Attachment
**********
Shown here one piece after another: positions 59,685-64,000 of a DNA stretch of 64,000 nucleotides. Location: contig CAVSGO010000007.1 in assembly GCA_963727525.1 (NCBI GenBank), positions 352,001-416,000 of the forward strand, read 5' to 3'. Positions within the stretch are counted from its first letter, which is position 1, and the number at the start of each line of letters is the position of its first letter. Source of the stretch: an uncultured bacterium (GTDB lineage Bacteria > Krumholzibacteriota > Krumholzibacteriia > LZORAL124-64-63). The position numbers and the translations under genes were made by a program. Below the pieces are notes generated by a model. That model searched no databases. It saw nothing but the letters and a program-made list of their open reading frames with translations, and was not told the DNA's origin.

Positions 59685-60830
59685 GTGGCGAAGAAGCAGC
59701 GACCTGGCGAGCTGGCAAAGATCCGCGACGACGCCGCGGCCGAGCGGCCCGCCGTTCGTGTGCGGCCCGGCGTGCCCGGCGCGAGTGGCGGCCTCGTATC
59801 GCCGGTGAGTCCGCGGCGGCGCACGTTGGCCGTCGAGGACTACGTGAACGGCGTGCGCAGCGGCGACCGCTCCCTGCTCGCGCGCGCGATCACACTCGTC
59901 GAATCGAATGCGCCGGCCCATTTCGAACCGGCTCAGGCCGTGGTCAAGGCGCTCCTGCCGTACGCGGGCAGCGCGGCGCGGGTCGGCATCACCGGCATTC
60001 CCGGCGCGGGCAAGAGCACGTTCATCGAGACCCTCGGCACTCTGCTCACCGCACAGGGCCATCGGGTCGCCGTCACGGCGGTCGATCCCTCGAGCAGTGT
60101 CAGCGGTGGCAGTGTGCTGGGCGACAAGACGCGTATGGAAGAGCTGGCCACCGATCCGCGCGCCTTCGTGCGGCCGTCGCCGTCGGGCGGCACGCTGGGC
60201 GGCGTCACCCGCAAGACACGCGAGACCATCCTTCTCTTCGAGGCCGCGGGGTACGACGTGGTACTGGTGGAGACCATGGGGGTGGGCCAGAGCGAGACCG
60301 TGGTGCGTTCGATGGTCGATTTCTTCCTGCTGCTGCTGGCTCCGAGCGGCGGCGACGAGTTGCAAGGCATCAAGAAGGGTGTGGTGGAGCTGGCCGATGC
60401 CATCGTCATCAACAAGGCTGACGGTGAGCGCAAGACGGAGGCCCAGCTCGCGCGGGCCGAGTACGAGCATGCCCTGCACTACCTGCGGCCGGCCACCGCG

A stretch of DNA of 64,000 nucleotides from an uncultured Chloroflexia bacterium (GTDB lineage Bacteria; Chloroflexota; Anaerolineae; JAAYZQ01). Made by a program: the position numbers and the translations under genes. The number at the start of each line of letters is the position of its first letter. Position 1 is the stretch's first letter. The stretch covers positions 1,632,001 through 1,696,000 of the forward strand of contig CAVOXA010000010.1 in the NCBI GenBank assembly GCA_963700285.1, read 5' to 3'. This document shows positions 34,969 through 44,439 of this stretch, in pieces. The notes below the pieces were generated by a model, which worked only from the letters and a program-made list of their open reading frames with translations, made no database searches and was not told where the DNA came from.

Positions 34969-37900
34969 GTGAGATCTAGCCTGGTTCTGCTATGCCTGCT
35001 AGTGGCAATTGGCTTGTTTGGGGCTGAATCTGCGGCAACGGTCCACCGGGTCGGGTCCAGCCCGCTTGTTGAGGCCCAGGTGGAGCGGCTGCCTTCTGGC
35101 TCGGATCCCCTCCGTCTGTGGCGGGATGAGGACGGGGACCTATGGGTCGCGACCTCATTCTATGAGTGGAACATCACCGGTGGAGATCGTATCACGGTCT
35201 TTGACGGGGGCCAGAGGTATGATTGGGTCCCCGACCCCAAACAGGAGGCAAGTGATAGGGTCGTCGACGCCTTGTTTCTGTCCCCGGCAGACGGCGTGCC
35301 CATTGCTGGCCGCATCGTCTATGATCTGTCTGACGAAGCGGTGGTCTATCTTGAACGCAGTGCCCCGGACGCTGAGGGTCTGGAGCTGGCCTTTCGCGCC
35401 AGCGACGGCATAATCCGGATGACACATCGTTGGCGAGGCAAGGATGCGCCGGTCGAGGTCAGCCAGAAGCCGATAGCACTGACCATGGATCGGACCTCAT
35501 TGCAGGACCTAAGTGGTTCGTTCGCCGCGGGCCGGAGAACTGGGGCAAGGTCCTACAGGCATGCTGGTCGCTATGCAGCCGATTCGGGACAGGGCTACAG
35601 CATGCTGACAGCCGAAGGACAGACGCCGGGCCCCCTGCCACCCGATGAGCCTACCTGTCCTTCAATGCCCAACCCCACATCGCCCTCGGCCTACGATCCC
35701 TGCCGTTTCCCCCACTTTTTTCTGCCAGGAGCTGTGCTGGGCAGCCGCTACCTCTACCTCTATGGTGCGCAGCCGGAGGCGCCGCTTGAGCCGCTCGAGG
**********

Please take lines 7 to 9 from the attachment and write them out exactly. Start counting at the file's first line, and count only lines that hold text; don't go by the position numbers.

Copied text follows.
60001 CCGGCGCGGGCAAGAGCACGTTCATCGAGACCCTCGGCACTCTGCTCACCGCACAGGGCCATCGGGTCGCCGTCACGGCGGTCGATCCCTCGAGCAGTGT
60101 CAGCGGTGGCAGTGTGCTGGGCGACAAGACGCGTATGGAAGAGCTGGCCACCGATCCGCGCGCCTTCGTGCGGCCGTCGCCGTCGGGCGGCACGCTGGGC
60201 GGCGTCACCCGCAAGACACGCGAGACCATCCTTCTCTTCGAGGCCGCGGGGTACGACGTGGTACTGGTGGAGACCATGGGGGTGGGCCAGAGCGAGACCG